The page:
"Write the Governor a letter," says Mark Stambler, whose experience trying to sell home-baked bread in two stores inspired the Homemade Food Act.
The act, otherwise known as Assembly Bill 1616, is now on Governor Brown's desk after approval in both the California Senate and Assembly on Thursday.
The bill would permit breads, tortillas, cookies, preserves, nuts and other small-batch items produced in the home to be sold directly to consumers and in stores.
Certain public health protections would have to be met first, however.
Silver Lake resident Stambler became a poster child for micro-entrepreneurs trying to market their own products.
The health department refused to allow him to sell home-baked bread in two local stores.
Assemblyman Mike Gatto, who also lives in Silver Lake, took up his case and sponsored AB1616. (Watch the video above for more on the bill.)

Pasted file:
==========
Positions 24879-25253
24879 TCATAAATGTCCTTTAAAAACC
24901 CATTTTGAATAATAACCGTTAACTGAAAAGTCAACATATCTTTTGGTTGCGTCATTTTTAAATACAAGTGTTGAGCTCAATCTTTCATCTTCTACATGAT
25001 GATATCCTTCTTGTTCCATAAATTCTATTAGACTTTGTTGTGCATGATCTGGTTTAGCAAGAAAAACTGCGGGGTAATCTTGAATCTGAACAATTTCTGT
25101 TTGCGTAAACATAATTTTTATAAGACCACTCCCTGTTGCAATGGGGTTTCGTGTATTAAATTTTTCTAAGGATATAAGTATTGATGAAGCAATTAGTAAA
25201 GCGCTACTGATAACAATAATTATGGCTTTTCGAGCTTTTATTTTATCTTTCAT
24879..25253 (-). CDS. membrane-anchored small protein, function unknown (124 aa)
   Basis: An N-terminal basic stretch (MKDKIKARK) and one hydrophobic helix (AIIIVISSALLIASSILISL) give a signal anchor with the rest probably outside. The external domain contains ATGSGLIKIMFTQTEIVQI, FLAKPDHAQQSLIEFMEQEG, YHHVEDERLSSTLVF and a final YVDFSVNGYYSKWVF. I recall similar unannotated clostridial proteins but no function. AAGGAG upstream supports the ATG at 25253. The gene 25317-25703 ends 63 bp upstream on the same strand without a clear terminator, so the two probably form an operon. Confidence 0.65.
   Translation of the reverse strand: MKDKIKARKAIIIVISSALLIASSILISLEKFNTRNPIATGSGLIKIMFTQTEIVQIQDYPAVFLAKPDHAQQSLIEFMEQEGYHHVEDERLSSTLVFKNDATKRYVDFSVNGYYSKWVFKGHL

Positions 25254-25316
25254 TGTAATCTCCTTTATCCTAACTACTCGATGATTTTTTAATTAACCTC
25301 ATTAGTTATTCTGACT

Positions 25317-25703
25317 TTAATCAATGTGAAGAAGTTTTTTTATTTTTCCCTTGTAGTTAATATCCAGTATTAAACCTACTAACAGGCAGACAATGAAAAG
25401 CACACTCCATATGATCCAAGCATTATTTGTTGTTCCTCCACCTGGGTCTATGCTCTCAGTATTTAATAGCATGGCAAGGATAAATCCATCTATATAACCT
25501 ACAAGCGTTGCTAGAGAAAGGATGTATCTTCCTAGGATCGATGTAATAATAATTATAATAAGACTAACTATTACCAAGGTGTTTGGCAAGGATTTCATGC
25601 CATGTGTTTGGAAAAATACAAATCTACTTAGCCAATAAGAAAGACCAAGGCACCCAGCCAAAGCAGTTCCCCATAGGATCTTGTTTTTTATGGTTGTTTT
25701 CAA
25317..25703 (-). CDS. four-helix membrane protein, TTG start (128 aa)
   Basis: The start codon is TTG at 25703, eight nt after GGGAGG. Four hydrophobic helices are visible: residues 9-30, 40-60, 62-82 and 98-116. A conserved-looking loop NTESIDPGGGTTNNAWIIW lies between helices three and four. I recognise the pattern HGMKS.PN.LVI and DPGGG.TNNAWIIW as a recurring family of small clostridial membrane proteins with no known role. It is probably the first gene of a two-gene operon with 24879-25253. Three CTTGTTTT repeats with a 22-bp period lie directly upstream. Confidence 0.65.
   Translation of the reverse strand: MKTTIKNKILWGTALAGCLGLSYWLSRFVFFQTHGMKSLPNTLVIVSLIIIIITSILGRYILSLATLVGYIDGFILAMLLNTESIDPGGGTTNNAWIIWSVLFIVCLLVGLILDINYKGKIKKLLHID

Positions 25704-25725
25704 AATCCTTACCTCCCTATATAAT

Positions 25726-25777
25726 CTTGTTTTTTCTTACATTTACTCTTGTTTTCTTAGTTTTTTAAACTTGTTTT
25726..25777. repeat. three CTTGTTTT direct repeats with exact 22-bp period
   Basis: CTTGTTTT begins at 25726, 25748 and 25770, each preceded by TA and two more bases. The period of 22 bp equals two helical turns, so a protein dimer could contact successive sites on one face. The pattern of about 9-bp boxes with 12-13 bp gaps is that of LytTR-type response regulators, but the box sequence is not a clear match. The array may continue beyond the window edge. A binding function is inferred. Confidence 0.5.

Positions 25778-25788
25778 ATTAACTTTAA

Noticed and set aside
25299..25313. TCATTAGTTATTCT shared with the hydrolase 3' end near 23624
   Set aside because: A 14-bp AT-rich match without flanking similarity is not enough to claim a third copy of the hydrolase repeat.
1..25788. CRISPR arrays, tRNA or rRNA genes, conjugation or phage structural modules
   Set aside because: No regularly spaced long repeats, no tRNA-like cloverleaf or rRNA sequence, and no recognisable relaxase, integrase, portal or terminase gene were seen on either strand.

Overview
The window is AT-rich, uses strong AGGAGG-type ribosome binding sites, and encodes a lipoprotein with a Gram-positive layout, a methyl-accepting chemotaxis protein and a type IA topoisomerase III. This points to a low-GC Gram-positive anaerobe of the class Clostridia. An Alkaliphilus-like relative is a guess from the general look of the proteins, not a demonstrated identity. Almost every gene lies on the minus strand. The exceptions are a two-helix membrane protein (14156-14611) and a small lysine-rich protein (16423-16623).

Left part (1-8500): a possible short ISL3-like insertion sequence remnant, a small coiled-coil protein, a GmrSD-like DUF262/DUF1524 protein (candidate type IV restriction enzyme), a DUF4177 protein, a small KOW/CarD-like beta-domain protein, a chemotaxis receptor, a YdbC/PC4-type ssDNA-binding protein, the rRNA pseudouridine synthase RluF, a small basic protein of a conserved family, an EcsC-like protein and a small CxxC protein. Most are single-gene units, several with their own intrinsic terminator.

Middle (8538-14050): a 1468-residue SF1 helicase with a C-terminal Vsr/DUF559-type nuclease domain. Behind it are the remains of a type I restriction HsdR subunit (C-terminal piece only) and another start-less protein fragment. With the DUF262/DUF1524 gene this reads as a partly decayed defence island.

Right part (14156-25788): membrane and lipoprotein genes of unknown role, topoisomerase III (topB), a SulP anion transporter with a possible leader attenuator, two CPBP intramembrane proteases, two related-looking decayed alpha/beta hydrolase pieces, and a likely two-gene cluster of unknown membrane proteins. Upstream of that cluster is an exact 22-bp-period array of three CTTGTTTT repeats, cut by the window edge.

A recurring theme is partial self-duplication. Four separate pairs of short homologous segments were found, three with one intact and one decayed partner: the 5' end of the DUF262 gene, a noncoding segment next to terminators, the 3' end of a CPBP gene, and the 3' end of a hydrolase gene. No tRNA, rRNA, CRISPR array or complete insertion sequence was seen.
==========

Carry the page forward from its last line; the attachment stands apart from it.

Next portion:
“Creating a legal structure for the safe, in-home production of certain foods that respects the importance of public health is a sensible approach that will spark more economic activity in our local economies and in California,” Gatto said in a statement.
Governor Brown has until the end of the month to sign the bill.
Cities and counties around the state have gone on the record opposing AB1616, fearing the risks they say it may create for them.
Supporters, like Stambler, say the governor's signature is not certain, and he urged anyone who supports the bill to send a letter to Sacramento.